Sunday, May 1, 2011



I’ve been back from China for almost a week, and have started four or five different blog posts. I can’t seem to get a tight focus on what I intend to say, so I scrap it and start over. There’s so much I want to share, so much I want to explore, but no one wants to read a novel length blog post!

I’m still in sort of an “information overload” zone--there are many implications for what my collective experiences are connecting, and discerning the most important points has been difficult. When I work with teachers in a coaching capacity, I’m always telling them to focus on just one thing. So I have decided to take my own advice, and focus on one. The number one. There are many layers to what “one” now means to me, in terms of comprehending the differences and similarities between China and the United States.

One Child, One Chance
Because of the One Child Policy in China, parents have one chance to help navigate the system to graduate a career ready child--one that can potentially take care of them as they age in a country that has no social security. Their child must get a great education and ultimately a high paying job. The reality is that the average income for most Chinese is $5,000-$6,000, a number that is less than the average amount of money that Americans spend on eating out in a year. Unless students do extremely well on the Gaokao, the Chinese National College Entrance Exam, they are destined to average opportunities that will barely allow them to survive themselves, much less support their parents or have a family of their own. These children and parents live in an “everything depends on this test” mentality at all times.

One Goal, One Revolution
Chinese parents, like American parents, largely have the same goal: success for their children. They want the best, they want the biggest bang for their hard earned dollars. There’s been a lot of comparisons in the media between China and America in terms of education and economy, resulting in short-sighted implementation plans for changes based on reactive solutions to perceived problems that must be solved. The reality is that both systems are designed for valuing the “test” and both systems are hinging on economic excesses that benefit the top fraction of the population. We don’t need changes. We need a revolution. We need what Heidi Hayes Jacobs calls “Future Schools Now.” We need courage in planning and courage in this economy. Firing teachers, canceling programs, putting the burden of our nation’s ills on the backs of children is not the answer. In a recent New York Times article, Dave Eggers writes, “how are we paying for three concurrent wars? How did we pay for the interstate highway system? Or the bailout of the savings and loans in 1989 and that of the investment banks in 2008? How did we pay for the equally ambitious project of sending Americans to the moon? We had the vision and we had the will and we found a way.” I really think our Nation’s leaders need to try harder. We have a common goal. We need revolutionary thinking.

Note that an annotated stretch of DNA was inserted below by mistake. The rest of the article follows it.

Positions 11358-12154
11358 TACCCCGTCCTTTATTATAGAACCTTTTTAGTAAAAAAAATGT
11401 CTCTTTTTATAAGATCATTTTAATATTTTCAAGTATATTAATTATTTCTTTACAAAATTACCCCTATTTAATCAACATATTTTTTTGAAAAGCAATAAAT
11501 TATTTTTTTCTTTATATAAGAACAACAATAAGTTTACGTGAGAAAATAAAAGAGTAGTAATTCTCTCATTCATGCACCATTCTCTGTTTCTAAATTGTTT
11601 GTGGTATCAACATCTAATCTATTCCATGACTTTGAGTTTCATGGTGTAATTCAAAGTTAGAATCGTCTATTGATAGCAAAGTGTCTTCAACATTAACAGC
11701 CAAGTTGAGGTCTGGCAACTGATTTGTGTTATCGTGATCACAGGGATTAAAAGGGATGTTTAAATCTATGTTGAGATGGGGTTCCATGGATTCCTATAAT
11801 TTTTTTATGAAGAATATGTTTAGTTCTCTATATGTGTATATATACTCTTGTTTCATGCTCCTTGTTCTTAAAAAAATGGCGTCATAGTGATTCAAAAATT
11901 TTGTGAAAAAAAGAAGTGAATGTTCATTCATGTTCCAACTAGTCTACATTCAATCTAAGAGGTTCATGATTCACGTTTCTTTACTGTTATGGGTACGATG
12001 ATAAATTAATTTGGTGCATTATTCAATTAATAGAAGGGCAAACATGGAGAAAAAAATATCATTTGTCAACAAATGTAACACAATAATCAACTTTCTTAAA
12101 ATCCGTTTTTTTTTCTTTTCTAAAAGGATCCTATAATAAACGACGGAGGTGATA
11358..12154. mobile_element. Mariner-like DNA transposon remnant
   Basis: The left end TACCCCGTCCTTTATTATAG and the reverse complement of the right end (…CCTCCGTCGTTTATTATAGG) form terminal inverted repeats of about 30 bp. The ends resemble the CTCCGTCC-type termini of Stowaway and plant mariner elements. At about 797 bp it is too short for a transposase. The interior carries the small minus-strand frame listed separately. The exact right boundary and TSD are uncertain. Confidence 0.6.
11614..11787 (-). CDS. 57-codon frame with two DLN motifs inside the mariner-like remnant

One World, One Perspective?
While in China, it was hard not to notice the explosive level of construction. I started to think the construction crane was a national symbol. The amount of resources being used was staggering, but honestly, that was US-centric thinking. The United States uses more resources than China (currently) with a population that is ⅕ of China’s. There’s a major shift coming whether we like it or not. The Earth is going to run out of its non-renewable resources and we’re going to need the next generation to be excellent critical thinkers and creative problem solvers, especially in the discovery of sustainable synthetic fuels and other sources of clean energy, building materials, food, and clean water. Are the kids today, in China or America, capable of solving those problems in the current educational structure? No. Are the plans for implementing sweeping educational reforms going to really prepare kids for solving the problems of the future? I don’t think we’re quite there yet.

One Problem
Collectively, we really have one problem: How do we tear down a system that we know is not working and completely replace it with all the new forms necessary for real preparation for global citizenry? The number of roadblocks are substantial. The red tape is ridiculous. We have so much media that covers the identification of problems, but very few that offer solutions. I hope that Dave Eggers is right, that with the right vision, we will find a way.

The picture above is of a student in Stephen Wilmarth’s class at the Number 1 Middle School attached to Central China Normal University, in Wuhan, China. Of the thousands (literally) of pictures I took, it ended up being my single favorite, and I wanted to share it.

Elements of this blog post were influenced by:
Maarten, J. Lost on Planet China: One Man's Attempt to Understand the World's Most Mystifying Nation. Broadway, 2009. Print.
Zhao, Yong. Catching up or leading the way: American education in the age of globalization. Assn for Supervision & Curriculum, 2009. Print.
Hayes, Heidi. Curriculum 21: essential education for a changing world. Assn for Supervision & Curriculum, 2010. Print.
"America By The Numbers." Parade Magazine 1 May 2011: Web. 1 May 2011. <>.

Follow Mike on Twitter
Follow the Curriculum 21 Podcast Channel on iTunes

No comments:

Post a Comment